Apple and SoftBank had originally been targeting the business and corporate markets. But the actual purchasers of the iPhone have been the young, well characterizing the "Apple + SoftBank" customers.
Transformation of the “Japanese” Business Model
Japan is known as a strong market for high-end and high-functional cell phones, as seen by the permeation of i-mode. It seemed to be the general consensus that the iPhone would not have as much impact in Japan as it did in Europe and the US, though it is recognized now that it caused some stir in the sense of a social phenomenon. Overall, however, experts feel that the iPhone will play a critical role in changing the Japanese style business model.
These changes can be summarized as follows: (1) Needs have changed — instead of the original communication needs, data communication needs, such as music and games are more important to users; (2) The market is changing and becoming more open. Traditionally, marketing to get and “close in” more corporate and individual customers has been “vertically” led by communication providers; that strategy is now changing. In the Japanese market, communication providers have depth in all aspects of the cell phone segment, i.e., from terminal manufacturing to marketing. With this unique situation, iPhone manufacturer Apple is exercising leadership and receiving financial incentives from SoftBank. It is usual in Japan for distribution agents to receive incentives — but this time a US manufacturer is on the receiving end.
Governance in a Ubiquitous Society
Apple has set up a goal to sell 10 million “iPhone 3G” by the end of this year, a target that seems to be well within its reach. If the iPhone sells too well in Japan, however, there may be unsatisfied users because there may insufficient base stations and inefficiency in wireless LAN systems.
In terms of aggressive competition among DoCoMo, KDDI and SoftBank, I believe that they cannot boost customer satisfaction unless they focus on implementing sufficient infrastructure — not just franticly trying to get more customers. As shown in the figure, the future cell phone market is demanding more functionality. Large changes are expected as future technological innovations become more and more feasible: the fusion of the next generation network, fixed telephones and wireless; the fusion of television, the Internet and the telephone and the emergence of fourth generation cell phones (after 2010).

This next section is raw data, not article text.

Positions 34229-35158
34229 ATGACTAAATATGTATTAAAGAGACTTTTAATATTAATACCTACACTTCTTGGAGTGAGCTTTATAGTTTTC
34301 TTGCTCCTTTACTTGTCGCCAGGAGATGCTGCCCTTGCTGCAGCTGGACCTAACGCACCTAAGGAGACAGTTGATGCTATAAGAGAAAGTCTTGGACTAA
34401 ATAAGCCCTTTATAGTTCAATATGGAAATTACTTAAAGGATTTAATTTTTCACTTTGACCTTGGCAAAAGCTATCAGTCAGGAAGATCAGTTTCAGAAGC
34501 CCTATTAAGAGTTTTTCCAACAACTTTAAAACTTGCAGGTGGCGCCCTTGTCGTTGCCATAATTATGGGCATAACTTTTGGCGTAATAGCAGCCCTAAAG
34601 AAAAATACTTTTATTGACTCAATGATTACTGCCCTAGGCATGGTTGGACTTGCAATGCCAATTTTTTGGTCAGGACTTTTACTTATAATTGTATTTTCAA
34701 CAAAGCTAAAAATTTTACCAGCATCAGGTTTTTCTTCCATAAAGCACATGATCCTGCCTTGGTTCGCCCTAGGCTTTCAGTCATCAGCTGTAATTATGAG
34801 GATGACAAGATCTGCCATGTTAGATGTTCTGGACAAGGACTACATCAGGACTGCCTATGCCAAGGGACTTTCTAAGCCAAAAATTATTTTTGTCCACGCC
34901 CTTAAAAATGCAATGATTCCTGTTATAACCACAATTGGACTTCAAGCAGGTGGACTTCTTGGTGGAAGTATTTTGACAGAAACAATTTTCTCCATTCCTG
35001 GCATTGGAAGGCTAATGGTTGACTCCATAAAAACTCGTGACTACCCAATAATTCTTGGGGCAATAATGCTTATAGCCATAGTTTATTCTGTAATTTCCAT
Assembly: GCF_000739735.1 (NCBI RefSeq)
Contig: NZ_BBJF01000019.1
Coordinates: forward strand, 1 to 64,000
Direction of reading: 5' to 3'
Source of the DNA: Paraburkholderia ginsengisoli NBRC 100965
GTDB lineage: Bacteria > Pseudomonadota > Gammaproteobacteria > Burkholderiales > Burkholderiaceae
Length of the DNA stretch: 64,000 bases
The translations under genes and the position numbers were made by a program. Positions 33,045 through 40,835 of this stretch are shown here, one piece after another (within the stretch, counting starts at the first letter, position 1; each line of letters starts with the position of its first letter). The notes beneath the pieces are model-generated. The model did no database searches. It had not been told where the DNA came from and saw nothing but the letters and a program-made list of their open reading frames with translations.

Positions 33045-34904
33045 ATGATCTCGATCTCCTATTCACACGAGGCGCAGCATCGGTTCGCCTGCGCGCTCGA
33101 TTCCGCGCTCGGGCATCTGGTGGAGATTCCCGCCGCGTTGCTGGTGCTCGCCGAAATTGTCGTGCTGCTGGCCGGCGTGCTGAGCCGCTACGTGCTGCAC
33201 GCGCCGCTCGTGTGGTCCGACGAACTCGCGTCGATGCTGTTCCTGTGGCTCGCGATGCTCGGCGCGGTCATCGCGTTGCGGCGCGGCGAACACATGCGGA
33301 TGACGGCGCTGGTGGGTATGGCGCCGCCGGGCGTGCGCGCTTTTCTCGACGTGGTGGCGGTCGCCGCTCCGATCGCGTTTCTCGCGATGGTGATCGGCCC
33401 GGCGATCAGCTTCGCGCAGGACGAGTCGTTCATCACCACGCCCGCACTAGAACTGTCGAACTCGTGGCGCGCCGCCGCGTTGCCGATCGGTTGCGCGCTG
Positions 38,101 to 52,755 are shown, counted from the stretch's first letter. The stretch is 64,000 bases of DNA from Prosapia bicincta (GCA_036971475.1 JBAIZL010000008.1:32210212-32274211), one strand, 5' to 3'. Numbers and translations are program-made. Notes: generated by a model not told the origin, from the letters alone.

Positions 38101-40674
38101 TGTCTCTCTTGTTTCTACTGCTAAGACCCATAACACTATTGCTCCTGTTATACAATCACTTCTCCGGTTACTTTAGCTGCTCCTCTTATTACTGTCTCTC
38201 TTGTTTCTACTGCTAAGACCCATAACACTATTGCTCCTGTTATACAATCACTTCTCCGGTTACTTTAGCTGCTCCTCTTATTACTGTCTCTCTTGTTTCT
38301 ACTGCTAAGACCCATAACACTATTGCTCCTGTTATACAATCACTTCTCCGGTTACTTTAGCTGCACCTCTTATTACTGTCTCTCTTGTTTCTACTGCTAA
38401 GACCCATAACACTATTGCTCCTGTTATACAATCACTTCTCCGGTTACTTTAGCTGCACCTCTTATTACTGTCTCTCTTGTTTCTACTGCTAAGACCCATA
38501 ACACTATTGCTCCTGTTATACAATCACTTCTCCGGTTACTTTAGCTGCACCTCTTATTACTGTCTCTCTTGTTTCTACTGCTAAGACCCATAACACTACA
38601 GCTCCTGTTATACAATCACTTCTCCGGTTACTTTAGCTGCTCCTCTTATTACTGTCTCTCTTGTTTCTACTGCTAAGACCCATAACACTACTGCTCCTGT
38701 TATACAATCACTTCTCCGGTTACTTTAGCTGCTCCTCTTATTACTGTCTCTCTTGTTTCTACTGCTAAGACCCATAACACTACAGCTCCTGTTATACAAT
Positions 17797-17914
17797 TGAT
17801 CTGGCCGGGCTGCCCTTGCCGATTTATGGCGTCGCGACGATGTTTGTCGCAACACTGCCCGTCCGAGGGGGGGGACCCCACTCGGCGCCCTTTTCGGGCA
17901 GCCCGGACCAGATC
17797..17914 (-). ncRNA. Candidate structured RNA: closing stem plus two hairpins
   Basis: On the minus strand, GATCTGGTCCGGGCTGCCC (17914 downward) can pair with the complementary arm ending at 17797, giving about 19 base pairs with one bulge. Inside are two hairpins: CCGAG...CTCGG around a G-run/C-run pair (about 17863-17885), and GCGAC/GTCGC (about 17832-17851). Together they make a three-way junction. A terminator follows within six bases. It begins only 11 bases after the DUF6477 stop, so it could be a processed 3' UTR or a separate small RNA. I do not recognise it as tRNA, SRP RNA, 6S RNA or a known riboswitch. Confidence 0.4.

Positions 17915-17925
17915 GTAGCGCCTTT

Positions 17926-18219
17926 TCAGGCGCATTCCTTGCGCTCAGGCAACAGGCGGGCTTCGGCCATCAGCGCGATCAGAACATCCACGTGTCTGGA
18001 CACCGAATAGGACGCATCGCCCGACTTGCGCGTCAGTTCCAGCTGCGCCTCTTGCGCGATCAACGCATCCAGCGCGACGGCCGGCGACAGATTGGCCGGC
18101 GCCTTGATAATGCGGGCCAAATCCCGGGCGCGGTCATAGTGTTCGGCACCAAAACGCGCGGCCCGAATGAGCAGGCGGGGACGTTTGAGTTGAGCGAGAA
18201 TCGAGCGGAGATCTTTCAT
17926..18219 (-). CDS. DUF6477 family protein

The cell-phone is now an indispensible part of the social infrastructure and appears to be necessary to pursue more convenience but, at the same time, in such a “ubiquitous” society, it is necessary to establish strong controls over security, private information protection, intellectual property rights — all are fundamentals of information communication. Starting with i-mode, technological innovation has now evolved into the social innovation seen in the “iPhone 3G”, facing the “Second Mobile Revolution”. Amid calls for enhancement of Japan’s international competitiveness, I hope the iPhone can be a stimulant to the Japanese market.
Professor (Ph.D.), Graduate School of Global Information and Telecommunication Studies, Waseda University Director, Research Institute of e-government, Waseda University
Economy and Business at Columbia University, Secretary, Japanese Minister of Labor Professor, Bunkyo University, Visiting Professor, Waseda University. Member of various advisory committees including Cabinet Office, Ministry of Internal Affairs and Communications, etc
“CIO Study” (University of Tokyo Press)
“Japan’s 50 Information System Leaders” (SoftBank Creative), and others